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Brutalist heritage preservation focused on people | Chybik+Kristof

Architect studio Chybik+Kristof volunteered to design the renovation of Zvonařka Central Bus Terminal in Brno, thus reaffirming their commitment to preserving the Brutalist heritage and satisfying the needs of society.

Located in the center of Brno, Czech Republic, Zvonařka Central Bus Terminal was built between 1984 and 1988 in response to insufficient capacity of bus stations across the city. After the its privatization in 1989, the high maintenance costs of the monumental Brutalist building led to little upkeep, driving to its gradual deterioration.

Architect studio Chybik+Kristof relocated their headquarters to Brno in 2011. The architects, who shared a deep connection with the city, realized the decay of the station as well as the potential it offered—not only in terms of architecture, but from a social perspective, too. 

Following the original square floor plan, the main innovations of the plans include the removal of the stands added in the 1990s, thus opening the central space of the station towards the city. This way, the building also receives more light, which will turn waiting into a much more pleasant experience. Painting the structure white and renovating the previously concealed wall art will both give a new life to the now grey and dreary building. The architects also involved members of the city management, private individuals and experts in the renovation process and in correcting past shortcomings—with a clear goal of redesigning the space with a holistic approach, by putting the principles of user-centered design to work.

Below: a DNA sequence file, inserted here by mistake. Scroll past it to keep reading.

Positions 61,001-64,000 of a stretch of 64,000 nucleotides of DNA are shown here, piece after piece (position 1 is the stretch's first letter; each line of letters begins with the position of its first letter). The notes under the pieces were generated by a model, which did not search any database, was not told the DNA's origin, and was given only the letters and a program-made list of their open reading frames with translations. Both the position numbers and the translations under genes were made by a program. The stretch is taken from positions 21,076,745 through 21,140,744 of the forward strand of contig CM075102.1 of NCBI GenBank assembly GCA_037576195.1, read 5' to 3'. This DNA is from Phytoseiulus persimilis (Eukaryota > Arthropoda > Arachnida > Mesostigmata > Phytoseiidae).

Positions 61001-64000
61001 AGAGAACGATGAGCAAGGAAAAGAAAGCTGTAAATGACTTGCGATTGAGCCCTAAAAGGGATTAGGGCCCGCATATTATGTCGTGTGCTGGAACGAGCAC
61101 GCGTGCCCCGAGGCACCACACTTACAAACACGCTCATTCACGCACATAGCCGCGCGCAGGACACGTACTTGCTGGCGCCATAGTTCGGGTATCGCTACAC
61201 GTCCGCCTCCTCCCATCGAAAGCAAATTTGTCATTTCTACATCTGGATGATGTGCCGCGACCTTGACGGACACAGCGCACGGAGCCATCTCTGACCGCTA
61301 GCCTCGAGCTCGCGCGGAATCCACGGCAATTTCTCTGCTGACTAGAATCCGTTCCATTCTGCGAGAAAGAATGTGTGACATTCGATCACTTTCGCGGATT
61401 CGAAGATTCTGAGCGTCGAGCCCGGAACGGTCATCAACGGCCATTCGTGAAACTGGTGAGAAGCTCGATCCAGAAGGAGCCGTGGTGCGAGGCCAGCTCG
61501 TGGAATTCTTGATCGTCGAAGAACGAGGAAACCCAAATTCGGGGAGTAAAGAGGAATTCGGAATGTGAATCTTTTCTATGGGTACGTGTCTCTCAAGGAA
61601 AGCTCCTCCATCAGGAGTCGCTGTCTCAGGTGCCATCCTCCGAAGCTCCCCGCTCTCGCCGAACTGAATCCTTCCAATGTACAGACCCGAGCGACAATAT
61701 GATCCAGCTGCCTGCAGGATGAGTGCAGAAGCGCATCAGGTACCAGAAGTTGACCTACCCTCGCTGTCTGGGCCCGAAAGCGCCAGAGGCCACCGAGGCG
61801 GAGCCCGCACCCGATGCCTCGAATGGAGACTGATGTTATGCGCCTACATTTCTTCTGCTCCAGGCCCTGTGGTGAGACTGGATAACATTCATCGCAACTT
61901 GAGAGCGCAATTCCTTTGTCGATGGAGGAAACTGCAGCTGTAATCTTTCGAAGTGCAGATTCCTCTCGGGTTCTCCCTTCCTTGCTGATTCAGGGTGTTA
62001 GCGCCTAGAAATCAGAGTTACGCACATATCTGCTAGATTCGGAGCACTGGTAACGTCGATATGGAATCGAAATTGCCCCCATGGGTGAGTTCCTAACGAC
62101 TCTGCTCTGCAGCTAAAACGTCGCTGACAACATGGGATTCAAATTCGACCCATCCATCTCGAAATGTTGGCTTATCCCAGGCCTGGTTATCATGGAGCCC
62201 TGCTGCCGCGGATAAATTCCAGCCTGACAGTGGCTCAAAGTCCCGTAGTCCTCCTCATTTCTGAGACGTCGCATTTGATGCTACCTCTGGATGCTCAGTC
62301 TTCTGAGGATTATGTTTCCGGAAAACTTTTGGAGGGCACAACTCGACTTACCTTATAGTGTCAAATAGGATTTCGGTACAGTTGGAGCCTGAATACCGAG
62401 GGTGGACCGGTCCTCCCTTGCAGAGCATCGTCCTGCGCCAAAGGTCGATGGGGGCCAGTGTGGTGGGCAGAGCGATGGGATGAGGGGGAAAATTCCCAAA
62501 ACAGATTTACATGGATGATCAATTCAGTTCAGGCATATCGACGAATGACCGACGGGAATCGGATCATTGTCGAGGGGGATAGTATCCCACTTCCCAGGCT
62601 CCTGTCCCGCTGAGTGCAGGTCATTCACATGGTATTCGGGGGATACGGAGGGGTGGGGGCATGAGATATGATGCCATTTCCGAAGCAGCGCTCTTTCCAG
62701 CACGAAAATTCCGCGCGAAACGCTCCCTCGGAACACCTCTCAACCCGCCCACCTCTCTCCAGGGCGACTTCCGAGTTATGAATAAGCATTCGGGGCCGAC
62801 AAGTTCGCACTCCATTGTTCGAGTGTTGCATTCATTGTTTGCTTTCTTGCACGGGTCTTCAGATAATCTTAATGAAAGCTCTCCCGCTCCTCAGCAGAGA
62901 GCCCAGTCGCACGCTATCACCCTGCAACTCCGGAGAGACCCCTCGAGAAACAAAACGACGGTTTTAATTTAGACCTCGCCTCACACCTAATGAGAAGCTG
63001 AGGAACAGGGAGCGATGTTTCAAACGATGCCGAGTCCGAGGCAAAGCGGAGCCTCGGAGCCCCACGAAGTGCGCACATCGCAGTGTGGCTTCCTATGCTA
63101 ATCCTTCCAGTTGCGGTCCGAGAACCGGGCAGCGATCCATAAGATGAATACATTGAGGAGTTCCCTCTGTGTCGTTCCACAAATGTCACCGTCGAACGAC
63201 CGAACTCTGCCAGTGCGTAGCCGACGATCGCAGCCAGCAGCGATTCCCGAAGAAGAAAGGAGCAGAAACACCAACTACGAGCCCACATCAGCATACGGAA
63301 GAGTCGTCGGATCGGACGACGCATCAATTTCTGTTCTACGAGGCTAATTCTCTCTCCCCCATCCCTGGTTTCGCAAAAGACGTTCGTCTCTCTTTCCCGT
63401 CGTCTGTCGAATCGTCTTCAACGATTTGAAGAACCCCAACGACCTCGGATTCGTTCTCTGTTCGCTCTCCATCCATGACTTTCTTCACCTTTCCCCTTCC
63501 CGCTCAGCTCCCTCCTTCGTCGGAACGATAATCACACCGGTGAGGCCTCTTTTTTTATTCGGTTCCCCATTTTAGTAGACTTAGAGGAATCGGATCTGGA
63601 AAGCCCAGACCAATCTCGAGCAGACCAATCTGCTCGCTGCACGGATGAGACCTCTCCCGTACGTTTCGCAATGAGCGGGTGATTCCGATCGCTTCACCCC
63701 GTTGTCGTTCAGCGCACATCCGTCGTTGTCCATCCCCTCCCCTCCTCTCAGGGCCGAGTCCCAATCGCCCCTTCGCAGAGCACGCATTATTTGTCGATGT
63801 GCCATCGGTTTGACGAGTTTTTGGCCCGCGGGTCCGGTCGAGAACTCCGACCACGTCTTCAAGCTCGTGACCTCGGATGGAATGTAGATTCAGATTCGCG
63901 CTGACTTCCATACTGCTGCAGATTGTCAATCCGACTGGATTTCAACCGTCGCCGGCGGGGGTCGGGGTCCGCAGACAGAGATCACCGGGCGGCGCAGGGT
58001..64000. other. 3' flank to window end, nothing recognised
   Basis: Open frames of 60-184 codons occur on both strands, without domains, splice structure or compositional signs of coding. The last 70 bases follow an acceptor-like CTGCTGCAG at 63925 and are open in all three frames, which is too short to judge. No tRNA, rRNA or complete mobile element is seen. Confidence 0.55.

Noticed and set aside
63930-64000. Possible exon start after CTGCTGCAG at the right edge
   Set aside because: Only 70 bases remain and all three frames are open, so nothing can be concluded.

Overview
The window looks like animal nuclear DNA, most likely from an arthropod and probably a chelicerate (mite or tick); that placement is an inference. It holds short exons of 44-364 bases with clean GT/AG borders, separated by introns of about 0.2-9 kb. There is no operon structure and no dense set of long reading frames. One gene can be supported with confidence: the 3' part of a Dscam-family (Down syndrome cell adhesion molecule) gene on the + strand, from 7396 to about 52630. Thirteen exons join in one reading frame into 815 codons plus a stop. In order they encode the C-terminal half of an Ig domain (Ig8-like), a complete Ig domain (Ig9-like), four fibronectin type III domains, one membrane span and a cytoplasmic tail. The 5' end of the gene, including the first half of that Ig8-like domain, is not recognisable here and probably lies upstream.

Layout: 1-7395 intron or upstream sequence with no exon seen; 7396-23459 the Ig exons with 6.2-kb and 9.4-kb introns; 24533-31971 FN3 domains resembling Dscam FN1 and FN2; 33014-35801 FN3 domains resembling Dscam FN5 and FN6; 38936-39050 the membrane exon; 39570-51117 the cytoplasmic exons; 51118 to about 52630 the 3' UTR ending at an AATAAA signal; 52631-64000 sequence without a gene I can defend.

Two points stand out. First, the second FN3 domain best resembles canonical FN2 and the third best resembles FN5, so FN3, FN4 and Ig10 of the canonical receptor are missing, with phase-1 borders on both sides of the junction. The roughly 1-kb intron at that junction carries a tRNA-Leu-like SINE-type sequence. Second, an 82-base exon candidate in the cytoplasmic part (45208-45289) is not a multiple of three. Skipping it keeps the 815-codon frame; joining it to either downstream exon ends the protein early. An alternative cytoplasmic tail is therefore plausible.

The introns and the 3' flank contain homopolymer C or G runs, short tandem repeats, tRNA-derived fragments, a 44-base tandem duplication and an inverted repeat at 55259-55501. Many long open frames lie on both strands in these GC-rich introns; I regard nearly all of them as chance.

Beyond punctual functional concerns, our profession is tasked with acknowledging and deconstructing the shortcomings at the roots of our urban and social structures, thereby raising public awareness and promoting societal engagement. We see the Zvonařka Central Bus Terminal as embodying the three founding blocks of architects’ social responsibility. First, architecture responds to a functional need that must be clearly and efficiently addressed. Second, this need is expressed by the user of a space, whose experience of the latter must remain at the center of all concerns. Thirdly, and most importantly, architects intervene in a fragile ecosystem, one in which sociopolitical dynamics, economic factors, historical legacies, environmental concerns, to cite only a few, come together. It is essential, if not only ethical, to take all into account. Ultimately, by revisiting the past, engaging with the present and projecting to the future, architects can, and must, be catalysts for change.

Ondřej Chybík and Michal Krištof

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Source: press release

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